Scuderia Ferrari - Alfa Romeo Tipo B (1934)           Mercedes Benz W25 (1934)


Ferrari (2016) Mercedes (2016)


F1 in 2016. Another clash between Mercedes and Scuderia Ferrari. Did you know when the Ferrari and the Mercedes teams first raced each other? It was in 1930, 86 years ago!

The next year, during the Great Depression, Mercedes-Benz withdrew from motor racing.
But on July 3rd 1934 high up in the misty Eifel mountains near the German-Belgian border the teams were ready to meet each other once again. What happend after that is told on this site.

This is a site dedicated to Grand Prix racing in the 1930s, an era most famous for the dominance of two manufacturers, Mercedes-Benz with their "Silberpfeile", the Silver Arrows, and Auto Union with their "Silberfische", the Silver Fishes.

But with these pages I have wanted to show that motor racing in the thirties was much more than that.
I have wanted to show why this era sometimes has been called the Golden Era of Grand Prix racing.

It was a time of immense technical progress and development.
It was a time of some of the most spectacular cars and magnificent races ever seen.
It was a time when 300,000 spectators could come to a GP race.
It was a time of some of the greatest drivers ever: Nuvolari, Rosemeyer, Caracciola, Varzi, Wimille, Chiron...
And then it was the time when Voiturette racing made its comeback.

Voiturette racing? What was that?

In those days Voiturette racing was the "little brother" of Grand Prix racing. It has its equivalent nowadays in the Formula 3000 or Indy light series. Voiturette races had enthusiastically been organized parallel to the Grand Prix races in the era before the First World War. Then Voiturettes made a comeback in the early twenties only to be incorporated into Grand Prix racing as the racing formula changed.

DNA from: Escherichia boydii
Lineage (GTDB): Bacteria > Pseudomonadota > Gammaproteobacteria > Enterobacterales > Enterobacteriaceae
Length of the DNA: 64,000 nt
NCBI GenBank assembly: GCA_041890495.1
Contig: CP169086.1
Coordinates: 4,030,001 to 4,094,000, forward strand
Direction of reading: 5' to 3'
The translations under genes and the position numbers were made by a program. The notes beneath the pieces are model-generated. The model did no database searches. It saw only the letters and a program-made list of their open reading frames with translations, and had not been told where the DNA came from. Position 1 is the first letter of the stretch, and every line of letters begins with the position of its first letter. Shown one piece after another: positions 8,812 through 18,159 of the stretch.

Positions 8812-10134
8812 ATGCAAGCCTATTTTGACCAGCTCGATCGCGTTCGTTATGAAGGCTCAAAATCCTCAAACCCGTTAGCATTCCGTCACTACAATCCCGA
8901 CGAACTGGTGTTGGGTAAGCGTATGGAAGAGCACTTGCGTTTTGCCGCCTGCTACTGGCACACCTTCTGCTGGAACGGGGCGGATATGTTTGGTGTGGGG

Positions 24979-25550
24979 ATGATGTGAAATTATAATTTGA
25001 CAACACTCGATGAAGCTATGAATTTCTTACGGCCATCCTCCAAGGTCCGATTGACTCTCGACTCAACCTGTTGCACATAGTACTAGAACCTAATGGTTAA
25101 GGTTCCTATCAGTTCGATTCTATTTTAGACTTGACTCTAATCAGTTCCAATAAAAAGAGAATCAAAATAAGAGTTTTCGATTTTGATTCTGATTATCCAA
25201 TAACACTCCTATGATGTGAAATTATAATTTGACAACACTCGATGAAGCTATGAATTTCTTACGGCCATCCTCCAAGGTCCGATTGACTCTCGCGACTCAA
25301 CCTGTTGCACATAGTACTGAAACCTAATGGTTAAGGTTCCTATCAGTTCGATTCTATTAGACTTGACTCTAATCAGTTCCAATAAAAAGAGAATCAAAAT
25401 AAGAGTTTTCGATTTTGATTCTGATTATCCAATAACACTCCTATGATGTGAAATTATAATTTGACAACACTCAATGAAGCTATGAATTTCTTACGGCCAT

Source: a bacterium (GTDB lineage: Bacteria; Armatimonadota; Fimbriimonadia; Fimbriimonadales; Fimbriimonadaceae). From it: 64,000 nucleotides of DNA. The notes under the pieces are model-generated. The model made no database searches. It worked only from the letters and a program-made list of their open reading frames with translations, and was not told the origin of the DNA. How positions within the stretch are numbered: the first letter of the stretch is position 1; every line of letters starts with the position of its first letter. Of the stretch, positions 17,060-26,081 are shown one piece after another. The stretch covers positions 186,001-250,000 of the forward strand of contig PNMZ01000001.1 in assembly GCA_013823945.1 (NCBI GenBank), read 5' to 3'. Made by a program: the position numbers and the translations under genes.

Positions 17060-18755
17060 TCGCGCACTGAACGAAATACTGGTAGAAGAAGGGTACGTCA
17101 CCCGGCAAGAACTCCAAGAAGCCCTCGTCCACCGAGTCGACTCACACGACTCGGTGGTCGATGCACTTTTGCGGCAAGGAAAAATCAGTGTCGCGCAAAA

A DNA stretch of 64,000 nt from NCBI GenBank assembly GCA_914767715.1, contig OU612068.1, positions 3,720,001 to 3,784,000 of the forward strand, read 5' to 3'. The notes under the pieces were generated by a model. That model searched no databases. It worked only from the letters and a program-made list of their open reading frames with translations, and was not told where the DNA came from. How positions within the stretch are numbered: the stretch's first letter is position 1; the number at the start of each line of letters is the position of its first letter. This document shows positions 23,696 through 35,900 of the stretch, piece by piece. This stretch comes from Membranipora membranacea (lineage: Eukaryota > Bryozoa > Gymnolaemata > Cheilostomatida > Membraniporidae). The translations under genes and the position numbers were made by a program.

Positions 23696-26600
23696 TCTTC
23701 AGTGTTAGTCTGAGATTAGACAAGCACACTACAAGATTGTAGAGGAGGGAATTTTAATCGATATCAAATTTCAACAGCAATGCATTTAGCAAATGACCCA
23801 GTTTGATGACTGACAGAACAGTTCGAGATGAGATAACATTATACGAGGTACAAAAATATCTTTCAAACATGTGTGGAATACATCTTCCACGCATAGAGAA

In the early thirties the Voiturettes made a new comeback, slowly at first but as the Germans started to dominate Grand Prix racing, more and more people started to show interest in the Voiturettes, first the privateer drivers but later also the major Italian manufactures and finally also the German teams.
After the Second World War the Voiturettes took over the racing tracks. Gone were the German Grand Prix monsters and as new racing rules were developed in 1946 the existing Voiturette cars were made the backbone of future racing.
The new rules were later to be known as ... Formula 1 !

If you are totally unfamiliar with the 1930s racing you can start by taking a look at three of the most famous races to have a taste of the era:

The French GP 1934       The German GP 1935       The AVUS race 1937



© 2016 Leif Snellman - Last updated: 20.03.2016